If you have been following along, you may have already read my posts about the first two limbs of yoga, Yamas and Niyamas, the restraints and observances. Ideally, before beginning an asana practice, you will have a firm understanding of those important precepts, so that you are able to bring that understanding into your movement practice. If you would like a refresher, please visit:
Asana, the third limb of yoga is the practice of movement and postures. This is what most people think of when they think of yoga, but in fact, it is a very small part of the overall practice. The physical practice of yoga postures can have many physical benefits, including improved strength and flexibility. Certain movements can help with back pain, neck pain and posture. If you do have a specific issue that you want help with, it is important to obtain guidance from a teacher with experience and/or certification in these specific areas, as not all teachers are trained in the same way.
For me, the biggest benefit of the asana practice is in the way it can focus the mind. By giving us physical movements and postures to focus on, the asana practice demands our attention, and keeps our minds from wandering to other thoughts.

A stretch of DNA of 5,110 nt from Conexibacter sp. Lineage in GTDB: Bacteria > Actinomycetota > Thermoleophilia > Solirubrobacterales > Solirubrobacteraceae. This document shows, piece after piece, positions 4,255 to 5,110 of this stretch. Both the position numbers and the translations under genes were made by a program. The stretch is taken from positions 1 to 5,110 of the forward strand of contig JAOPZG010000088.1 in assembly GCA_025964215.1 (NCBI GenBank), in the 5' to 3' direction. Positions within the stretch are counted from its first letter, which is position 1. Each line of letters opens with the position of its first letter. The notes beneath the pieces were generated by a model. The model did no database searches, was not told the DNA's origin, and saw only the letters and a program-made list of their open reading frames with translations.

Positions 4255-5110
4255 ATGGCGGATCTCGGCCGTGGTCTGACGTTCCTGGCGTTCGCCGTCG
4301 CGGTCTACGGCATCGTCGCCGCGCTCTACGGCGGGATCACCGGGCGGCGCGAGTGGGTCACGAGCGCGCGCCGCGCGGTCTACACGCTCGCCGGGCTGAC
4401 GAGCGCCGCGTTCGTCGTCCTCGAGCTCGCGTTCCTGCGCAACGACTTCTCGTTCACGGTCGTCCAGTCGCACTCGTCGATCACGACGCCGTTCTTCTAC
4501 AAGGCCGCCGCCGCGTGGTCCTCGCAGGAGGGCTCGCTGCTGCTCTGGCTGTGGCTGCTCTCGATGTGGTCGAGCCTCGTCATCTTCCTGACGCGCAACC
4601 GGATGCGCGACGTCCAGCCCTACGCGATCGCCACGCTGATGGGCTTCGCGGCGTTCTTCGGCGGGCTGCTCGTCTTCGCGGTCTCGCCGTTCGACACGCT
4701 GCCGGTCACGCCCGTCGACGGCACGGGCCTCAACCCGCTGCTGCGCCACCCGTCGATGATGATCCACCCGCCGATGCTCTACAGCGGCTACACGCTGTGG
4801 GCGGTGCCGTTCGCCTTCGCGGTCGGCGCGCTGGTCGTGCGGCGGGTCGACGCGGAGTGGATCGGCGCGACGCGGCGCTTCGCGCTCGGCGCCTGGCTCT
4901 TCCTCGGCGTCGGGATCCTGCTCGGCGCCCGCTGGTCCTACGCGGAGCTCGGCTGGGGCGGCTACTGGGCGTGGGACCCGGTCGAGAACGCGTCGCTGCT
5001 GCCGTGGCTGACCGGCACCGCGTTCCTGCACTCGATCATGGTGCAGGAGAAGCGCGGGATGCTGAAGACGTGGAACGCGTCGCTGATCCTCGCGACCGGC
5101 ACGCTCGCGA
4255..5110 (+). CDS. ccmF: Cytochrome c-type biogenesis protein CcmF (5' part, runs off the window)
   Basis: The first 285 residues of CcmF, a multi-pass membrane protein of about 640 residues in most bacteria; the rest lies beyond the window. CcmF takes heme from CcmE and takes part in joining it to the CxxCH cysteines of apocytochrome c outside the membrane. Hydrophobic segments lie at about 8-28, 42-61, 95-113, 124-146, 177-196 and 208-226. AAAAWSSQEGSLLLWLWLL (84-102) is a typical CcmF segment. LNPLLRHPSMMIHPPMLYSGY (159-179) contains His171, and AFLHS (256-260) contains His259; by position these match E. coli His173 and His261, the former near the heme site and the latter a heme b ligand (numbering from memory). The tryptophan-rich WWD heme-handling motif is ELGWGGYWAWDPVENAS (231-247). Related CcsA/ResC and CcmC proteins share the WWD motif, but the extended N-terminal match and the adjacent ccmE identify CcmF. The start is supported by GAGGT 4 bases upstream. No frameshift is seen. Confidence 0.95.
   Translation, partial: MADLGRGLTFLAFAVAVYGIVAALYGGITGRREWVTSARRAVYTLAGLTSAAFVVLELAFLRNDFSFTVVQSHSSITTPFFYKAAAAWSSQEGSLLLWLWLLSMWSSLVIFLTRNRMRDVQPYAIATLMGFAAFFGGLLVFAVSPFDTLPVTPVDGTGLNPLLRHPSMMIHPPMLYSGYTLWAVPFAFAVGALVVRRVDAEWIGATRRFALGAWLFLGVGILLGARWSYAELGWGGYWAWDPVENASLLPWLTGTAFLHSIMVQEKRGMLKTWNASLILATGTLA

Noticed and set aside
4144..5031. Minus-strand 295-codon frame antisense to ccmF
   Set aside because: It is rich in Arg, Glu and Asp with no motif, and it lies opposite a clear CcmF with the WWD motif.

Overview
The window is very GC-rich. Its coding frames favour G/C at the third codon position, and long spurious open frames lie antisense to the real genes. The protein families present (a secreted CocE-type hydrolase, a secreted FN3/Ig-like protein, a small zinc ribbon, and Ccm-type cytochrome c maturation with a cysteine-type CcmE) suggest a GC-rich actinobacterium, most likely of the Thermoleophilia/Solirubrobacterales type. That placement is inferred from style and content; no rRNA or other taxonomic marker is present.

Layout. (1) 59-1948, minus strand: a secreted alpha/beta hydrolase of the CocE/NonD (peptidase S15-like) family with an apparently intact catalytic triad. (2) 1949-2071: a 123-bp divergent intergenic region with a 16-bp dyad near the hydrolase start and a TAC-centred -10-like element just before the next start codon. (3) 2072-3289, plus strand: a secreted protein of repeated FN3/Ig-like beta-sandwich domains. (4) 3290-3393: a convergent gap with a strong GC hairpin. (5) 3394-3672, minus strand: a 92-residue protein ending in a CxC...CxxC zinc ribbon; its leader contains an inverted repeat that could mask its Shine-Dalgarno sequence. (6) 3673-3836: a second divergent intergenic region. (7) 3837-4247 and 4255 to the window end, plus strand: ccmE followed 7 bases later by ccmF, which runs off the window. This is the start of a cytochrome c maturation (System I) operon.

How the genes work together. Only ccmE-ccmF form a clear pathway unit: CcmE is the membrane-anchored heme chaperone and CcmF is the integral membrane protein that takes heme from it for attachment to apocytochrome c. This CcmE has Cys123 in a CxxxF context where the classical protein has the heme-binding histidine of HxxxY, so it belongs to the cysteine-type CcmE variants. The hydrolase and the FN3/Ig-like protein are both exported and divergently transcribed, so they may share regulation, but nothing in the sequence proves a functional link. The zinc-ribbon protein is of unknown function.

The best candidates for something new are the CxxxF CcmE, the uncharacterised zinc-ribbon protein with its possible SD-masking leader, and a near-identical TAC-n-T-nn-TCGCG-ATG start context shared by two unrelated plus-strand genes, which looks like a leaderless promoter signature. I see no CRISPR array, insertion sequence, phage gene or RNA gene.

The postures and movements allow us to explore the patterns of the mind…when we are faced with a challenging pose, how do we react? When we come up against a movement that is not available to us, do we allow ourselves to take a break, or do we succumb to our egos and try to force the body to do what it is not ready for? This is where the the yamas and niyamas come into play. If you know and practice the yamas and niyamas, the practice of asana can be a joy, and can produce many benefits, physical, mental and emotional.
Stay tuned for the next post about the eight limbs – Pranayama or breath control.